In the foreground of these reflections was undoubtedly a spate of recent high visibility attacks on my person and character as joint author of a report commissioned by the UN Economic and Social Commission of West Asia (ESCWA), and released with the title “Israeli Practices Towards the Palestinian People and the Question of Apartheid.” I was smeared by Ambassador Nikki Haley, UN Watch, and by an assortment of media outlets as an anti-Semitic Israeli-basher. Although such attacks were maliciously motivated, and sufficiently far from my actual beliefs or deeds to be personally unthreatening, their repetition was bound to take its toll in terms of my public reputation. As Joseph Goebbels, and modern advertising taught the world, a lie or defamatory smear repeated often and loudly enough, especially in prominent places, will eventually gain credibility, and even the most convincing refutations will be largely ignored.
Recovering my moral compass allowed me to reaffirm the hierarchy of my commitments. I do honor the memory of the Holocaust as a prime experience of unrestrained evil, forever a source of mourning and foreboding, and acknowledge that I have a certain degree of ‘survivor guilt’ having been so arbitrarily spared despite my ethnic eligibility for the gas chamber. At the same time, I refuse to defer to that past by disregarding present evil, no matter the perpetrator. The Palestinian experience of victimization is severe, prolonged, ongoing, without an end in sight. Israel’s refusal to seek a reasonable compromise is connected with expansionist territorial ambitions, a lofty sense of biblical entitlement, a defiant attitude toward international law and widely shared moral beliefs, and an uncritical militarism as the foundation of the security of the Israeli state. The persistence of the Palestinian order is one of the great moral scandals of our time, and there is no credible emancipatory future on the political horizon. As a Jew, and even more as a human being, I feel morally comfortable and politically responsible about joining with others of good will and strong faith around the world in calling upon Israel to dismantle its apartheid regime, restore the state of Israel to a condition of political legitimacy, and in the interim to endure the indignities and pressures mounted by the BDS (boycott, divestment, and sanctions) campaign.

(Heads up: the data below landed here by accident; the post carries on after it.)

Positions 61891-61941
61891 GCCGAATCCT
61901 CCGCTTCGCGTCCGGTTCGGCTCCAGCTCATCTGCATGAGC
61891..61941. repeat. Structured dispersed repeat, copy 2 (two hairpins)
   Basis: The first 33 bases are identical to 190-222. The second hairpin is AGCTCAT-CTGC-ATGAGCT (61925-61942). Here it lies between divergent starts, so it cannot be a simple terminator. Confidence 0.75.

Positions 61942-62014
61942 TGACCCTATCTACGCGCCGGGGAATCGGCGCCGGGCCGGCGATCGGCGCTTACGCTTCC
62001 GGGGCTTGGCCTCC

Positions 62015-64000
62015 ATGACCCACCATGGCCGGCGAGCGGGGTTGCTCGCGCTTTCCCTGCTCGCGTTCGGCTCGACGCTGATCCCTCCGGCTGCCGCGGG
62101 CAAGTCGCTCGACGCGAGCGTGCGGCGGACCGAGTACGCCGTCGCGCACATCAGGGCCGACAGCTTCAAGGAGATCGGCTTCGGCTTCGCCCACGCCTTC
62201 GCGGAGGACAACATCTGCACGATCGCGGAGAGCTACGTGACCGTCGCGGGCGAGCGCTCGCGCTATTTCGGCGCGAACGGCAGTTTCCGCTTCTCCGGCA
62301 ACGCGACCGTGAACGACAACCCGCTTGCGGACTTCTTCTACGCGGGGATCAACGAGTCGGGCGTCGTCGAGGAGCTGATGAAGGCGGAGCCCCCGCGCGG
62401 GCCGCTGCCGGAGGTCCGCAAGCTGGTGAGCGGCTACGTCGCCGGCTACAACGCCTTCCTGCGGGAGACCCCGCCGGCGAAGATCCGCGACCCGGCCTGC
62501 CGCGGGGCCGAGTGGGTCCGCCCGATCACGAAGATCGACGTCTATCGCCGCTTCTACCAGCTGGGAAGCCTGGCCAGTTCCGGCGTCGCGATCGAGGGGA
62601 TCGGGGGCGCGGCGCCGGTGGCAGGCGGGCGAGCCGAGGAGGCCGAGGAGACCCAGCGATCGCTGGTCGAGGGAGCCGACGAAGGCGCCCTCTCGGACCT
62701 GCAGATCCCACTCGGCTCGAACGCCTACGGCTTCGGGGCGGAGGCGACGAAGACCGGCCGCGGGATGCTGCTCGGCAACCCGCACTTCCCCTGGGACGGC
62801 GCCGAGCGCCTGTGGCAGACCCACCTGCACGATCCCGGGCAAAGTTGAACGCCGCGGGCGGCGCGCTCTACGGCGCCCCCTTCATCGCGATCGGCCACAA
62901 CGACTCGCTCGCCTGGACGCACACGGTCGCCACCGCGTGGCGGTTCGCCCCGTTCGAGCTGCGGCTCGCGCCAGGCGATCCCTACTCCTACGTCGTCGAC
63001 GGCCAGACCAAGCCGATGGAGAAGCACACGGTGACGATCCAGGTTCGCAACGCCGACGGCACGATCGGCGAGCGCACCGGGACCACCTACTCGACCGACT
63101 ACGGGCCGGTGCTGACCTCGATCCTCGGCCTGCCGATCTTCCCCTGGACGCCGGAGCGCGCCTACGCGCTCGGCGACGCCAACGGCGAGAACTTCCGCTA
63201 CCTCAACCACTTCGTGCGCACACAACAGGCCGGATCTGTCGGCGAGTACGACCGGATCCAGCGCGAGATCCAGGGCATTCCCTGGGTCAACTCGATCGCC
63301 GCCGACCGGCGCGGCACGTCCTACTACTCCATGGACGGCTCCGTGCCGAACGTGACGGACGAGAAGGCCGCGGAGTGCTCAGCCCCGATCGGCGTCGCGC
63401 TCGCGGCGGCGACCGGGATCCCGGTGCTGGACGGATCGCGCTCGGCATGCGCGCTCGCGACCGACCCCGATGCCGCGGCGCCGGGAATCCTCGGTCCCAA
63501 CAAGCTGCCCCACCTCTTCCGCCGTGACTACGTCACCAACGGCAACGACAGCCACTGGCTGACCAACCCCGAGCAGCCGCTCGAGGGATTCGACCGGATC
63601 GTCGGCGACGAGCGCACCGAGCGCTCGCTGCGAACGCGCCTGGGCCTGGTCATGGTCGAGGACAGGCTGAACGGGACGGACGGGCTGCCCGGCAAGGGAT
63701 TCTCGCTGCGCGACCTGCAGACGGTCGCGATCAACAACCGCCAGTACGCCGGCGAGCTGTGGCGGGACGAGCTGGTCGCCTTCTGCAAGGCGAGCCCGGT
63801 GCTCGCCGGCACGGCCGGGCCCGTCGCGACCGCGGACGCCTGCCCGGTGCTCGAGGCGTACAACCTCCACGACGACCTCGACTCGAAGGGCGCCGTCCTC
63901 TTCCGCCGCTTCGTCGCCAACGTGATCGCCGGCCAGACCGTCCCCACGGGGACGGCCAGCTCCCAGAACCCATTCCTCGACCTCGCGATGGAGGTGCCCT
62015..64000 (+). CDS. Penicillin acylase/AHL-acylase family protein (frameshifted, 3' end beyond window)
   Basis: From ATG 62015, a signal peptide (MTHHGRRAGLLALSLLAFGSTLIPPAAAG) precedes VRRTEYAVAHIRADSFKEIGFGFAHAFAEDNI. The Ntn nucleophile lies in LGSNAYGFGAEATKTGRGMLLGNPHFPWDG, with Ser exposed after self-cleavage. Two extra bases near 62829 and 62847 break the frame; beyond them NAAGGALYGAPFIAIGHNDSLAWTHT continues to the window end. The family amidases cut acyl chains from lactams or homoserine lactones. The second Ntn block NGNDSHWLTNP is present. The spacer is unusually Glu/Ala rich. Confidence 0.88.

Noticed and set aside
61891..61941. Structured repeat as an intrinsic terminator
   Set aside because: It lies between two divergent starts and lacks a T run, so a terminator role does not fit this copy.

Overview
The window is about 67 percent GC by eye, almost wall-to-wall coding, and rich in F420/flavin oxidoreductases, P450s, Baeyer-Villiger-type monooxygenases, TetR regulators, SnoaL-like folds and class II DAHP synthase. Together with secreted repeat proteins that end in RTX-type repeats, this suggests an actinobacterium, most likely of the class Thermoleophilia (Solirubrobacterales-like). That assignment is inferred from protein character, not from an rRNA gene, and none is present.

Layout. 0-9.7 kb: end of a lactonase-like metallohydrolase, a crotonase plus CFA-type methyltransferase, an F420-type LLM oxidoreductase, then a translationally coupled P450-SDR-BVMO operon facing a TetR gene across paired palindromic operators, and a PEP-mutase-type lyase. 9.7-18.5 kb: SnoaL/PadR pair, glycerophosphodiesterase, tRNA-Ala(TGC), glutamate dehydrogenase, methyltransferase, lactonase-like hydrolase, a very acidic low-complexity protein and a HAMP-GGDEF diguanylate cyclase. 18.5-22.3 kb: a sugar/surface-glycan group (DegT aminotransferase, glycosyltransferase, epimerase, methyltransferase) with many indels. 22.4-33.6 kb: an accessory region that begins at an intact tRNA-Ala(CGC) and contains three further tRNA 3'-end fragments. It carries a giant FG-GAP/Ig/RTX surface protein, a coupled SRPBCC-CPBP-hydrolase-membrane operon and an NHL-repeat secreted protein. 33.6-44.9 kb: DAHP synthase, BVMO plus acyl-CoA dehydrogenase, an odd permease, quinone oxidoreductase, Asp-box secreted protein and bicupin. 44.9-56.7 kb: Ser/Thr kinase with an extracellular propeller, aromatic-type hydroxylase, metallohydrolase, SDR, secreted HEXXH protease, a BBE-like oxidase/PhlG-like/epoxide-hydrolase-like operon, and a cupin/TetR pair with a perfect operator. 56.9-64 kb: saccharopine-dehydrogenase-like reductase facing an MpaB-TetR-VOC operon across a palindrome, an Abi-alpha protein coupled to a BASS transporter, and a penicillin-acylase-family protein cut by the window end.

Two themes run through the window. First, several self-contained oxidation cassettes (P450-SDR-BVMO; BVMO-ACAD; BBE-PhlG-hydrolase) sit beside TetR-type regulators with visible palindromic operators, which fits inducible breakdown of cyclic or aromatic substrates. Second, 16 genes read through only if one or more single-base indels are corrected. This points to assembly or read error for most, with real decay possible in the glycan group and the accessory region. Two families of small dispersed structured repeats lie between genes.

Richard Falk is a member of the TRANSCEND Network, an international relations scholar, professor emeritus of international law at Princeton University, author, co-author or editor of 40 books, and a speaker and activist on world affairs. In 2008, the United Nations Human Rights Council (UNHRC) appointed Falk to a six-year term as a United Nations Special Rapporteur on “the situation of human rights in the Palestinian territories occupied since 1967.” Since 2002 he has lived in Santa Barbara, California, and taught at the local campus of the University of California in Global and International Studies, and since 2005 chaired the Board of the Nuclear Age Peace Foundation. His most recent book is Achieving Human Rights (2009).